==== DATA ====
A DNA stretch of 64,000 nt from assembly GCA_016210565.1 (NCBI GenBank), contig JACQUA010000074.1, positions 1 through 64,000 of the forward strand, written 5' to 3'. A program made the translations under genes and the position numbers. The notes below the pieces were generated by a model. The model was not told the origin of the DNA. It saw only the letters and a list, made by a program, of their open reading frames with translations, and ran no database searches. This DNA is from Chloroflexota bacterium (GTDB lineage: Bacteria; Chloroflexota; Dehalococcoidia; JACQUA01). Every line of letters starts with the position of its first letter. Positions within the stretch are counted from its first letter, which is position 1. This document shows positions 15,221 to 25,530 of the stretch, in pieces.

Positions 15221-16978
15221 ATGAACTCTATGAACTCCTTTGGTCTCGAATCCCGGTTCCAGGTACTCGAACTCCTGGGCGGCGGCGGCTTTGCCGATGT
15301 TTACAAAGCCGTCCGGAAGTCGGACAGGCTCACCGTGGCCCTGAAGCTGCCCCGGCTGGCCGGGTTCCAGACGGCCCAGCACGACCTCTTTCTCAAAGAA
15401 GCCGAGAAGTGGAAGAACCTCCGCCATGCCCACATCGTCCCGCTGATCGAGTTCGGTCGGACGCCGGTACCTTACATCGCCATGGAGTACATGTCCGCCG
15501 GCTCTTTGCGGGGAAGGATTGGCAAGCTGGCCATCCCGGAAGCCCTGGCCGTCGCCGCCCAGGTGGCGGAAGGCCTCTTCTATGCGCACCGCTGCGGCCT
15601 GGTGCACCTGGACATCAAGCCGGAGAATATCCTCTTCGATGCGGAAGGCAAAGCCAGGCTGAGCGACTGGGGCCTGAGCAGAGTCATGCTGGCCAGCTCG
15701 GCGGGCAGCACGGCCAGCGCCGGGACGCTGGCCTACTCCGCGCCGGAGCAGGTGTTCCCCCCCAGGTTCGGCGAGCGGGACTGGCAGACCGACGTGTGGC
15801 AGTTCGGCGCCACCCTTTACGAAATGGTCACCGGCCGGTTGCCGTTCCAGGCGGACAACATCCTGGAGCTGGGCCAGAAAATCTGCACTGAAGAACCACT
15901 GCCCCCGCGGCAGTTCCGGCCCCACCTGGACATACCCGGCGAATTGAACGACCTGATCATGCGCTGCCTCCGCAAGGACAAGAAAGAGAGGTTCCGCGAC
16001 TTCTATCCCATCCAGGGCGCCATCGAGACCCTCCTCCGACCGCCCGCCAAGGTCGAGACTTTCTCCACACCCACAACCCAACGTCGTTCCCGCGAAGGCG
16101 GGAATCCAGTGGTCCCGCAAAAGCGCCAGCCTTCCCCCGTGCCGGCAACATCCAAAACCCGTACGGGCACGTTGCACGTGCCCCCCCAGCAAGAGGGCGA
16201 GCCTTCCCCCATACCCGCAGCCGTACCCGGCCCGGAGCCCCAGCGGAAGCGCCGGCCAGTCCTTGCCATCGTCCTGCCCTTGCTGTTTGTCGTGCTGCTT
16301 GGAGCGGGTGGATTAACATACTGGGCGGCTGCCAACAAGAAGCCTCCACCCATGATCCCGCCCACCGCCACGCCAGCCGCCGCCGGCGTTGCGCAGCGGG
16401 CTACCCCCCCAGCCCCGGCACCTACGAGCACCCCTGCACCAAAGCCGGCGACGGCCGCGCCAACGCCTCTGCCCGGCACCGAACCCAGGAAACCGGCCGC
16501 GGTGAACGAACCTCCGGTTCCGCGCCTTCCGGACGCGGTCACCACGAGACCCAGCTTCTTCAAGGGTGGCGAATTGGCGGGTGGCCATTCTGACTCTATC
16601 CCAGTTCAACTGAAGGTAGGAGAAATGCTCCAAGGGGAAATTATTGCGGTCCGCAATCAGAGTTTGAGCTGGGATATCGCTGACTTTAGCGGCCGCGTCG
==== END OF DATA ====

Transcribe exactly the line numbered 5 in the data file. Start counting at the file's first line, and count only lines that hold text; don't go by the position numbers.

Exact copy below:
15401 GCCGAGAAGTGGAAGAACCTCCGCCATGCCCACATCGTCCCGCTGATCGAGTTCGGTCGGACGCCGGTACCTTACATCGCCATGGAGTACATGTCCGCCG